In addition to the four cases mentioned above, through the impact (and return on investment) assessments we have conducted, Next Generation were able to identify specific aspects of return on investment that can be measured to quantify and qualify the value it generates for the investor. 

Some of these include:

  1. Compliance value:  Many social investors operate in a country or sector, where they are expected to commit to certain targets.  For instance, to obtain a mining licence, commitments must be made for health and safety, labour, community investment, housing, water usage, rehabilitation, etc.  Utilising social investment to leverage existing and committed resources by providing infrastructure in communities such as housing, roads, schools and clinics, these investments is used to contribute to a licence to operate.  The cost of not having or obtaining a licence is easily quantifiable, therefore the metric to measure the return on investment becomes evident.
  2. Stakeholder value:  Many social investors have a whole range of stakeholders – and they are classified according to importance.  Government are particularly important stakeholders – and therefore, support given to government partnerships does a lot to create more equitable environments to operate within.  And government is looking increasingly to social investors to assist with service delivery.  In this regard, the value of good government relations, can be quantified – as it can be argued, what would have happened if government were not providing conditions required to operate fairly.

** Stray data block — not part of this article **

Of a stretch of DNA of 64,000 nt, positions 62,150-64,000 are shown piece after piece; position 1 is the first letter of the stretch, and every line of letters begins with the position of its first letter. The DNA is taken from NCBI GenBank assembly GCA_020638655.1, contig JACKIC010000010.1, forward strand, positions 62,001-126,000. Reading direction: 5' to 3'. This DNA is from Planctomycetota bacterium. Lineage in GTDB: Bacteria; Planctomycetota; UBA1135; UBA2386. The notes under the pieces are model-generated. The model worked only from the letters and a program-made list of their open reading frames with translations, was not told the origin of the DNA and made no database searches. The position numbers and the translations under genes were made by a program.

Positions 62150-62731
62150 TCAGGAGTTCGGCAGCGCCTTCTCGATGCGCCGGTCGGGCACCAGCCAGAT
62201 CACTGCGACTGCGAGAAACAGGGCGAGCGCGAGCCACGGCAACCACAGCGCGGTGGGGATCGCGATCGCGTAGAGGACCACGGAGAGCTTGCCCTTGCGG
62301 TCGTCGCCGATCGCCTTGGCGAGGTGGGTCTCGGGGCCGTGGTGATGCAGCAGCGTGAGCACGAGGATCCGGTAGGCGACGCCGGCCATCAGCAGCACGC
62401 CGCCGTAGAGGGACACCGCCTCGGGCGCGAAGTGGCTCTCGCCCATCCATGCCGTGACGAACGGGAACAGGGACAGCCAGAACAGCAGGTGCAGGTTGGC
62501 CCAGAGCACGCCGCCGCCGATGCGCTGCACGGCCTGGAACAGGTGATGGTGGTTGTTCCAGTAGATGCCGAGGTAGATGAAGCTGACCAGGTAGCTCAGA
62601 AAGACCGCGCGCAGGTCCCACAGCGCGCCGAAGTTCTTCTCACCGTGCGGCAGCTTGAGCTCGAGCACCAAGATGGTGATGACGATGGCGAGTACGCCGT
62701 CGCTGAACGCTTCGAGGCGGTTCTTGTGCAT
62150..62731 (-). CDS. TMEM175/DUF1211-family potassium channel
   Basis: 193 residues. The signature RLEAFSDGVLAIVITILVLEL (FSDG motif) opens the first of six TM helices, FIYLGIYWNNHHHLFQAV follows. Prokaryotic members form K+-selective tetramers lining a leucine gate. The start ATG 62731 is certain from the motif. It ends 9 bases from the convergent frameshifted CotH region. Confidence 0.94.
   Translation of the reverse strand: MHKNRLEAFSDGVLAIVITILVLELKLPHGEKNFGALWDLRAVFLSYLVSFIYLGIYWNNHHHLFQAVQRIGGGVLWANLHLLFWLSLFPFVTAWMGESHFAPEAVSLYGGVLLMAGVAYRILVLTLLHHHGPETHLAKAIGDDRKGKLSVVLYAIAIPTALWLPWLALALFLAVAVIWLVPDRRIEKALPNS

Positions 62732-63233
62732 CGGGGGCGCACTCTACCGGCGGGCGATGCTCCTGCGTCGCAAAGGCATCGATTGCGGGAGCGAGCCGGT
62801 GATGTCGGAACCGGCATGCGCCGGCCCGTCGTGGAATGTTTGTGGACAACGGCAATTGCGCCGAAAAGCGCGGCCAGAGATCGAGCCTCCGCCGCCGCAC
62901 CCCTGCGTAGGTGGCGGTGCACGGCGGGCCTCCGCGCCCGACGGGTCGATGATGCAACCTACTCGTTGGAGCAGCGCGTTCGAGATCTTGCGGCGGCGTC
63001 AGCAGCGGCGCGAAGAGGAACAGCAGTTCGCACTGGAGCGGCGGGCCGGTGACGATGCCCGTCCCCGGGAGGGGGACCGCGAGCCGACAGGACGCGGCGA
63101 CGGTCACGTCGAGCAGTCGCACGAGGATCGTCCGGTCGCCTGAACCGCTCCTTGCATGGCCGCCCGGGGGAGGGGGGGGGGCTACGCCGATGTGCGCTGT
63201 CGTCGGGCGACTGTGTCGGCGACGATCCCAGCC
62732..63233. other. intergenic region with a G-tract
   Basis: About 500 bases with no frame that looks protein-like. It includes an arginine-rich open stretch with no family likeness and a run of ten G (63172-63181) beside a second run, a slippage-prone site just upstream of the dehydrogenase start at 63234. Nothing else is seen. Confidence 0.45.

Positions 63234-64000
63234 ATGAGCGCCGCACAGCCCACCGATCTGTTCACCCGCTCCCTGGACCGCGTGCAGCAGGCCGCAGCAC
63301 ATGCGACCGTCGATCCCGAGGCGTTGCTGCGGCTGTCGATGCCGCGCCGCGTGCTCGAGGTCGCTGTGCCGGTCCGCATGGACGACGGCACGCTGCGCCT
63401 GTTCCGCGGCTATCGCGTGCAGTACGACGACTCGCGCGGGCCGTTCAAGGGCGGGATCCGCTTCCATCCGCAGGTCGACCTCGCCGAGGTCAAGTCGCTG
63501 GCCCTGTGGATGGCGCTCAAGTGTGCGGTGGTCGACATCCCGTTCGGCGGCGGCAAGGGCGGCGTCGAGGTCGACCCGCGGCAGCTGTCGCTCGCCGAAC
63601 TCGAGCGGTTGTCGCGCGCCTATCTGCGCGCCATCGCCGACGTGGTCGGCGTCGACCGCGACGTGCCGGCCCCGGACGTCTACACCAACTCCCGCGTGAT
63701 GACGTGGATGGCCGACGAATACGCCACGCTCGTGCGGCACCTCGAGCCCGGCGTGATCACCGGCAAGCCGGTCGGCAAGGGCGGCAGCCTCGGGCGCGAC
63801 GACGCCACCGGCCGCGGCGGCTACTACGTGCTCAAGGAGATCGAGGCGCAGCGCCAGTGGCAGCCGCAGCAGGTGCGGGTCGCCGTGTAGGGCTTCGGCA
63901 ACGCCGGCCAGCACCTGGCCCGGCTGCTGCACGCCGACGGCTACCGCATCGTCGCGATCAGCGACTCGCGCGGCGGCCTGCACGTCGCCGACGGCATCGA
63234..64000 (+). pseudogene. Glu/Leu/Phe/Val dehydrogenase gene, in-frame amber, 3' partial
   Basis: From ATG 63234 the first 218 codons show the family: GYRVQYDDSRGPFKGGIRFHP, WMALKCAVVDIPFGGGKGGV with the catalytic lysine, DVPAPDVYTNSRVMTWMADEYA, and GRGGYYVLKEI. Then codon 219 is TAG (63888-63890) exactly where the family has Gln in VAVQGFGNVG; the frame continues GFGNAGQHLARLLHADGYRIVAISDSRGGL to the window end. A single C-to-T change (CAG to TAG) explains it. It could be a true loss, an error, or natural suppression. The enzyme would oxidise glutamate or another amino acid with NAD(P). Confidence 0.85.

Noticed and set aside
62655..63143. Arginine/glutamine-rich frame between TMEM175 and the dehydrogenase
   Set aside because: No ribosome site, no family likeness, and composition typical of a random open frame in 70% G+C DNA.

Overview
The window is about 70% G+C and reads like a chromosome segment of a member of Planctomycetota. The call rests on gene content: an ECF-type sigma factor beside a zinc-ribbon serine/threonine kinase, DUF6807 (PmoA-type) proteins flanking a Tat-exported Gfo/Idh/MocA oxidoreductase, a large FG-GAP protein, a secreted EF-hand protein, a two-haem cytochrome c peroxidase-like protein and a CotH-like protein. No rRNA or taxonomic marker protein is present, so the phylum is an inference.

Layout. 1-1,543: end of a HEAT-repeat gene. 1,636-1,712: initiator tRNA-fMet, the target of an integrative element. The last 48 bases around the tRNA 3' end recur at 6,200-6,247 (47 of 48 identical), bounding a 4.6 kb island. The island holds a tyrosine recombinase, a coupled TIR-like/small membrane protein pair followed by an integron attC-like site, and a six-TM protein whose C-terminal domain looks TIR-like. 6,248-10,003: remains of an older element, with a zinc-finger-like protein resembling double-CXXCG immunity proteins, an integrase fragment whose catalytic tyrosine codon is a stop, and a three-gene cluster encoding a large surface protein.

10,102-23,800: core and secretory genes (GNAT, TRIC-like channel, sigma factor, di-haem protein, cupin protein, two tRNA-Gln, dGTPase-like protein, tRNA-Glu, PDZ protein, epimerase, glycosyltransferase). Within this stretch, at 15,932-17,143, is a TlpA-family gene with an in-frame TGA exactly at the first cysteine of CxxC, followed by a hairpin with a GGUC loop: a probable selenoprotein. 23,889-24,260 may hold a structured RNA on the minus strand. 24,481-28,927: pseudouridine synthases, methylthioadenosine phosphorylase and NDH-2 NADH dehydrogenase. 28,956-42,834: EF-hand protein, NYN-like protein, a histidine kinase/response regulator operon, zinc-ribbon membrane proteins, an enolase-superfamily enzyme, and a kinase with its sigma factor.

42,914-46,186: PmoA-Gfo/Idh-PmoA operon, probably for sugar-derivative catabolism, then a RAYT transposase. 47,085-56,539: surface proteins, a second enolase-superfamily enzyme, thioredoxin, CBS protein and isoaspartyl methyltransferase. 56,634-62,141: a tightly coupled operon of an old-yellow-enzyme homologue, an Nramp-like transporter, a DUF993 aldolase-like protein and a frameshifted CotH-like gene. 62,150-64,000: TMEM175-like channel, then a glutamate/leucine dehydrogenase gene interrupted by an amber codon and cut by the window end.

3. Research and development:  Social investors are keen to fund programs, interventions and organisations that can bring about change at scale.  Funding technology to achieve increased impact has provided many social investors with opportunities to future proof their business.  For instance, social investors in the financial sector are harnessing their resources to develop applications and technologies that will drive and ensure financial inclusivity.  Of course, the benefit of a more inclusive society will also have value for the investor.  Therefore, to use social investment that drives future growth, economic sustainability, increased market share has immense value, and this value can also be quantified across several levels.  Not only as far as market share, value creation, value protection, profitability is concerned, but also increased competitiveness, new products and services, and client activations can be measured.  As such, social investment not only contributes to the future sustainability of investors, but also drives profit.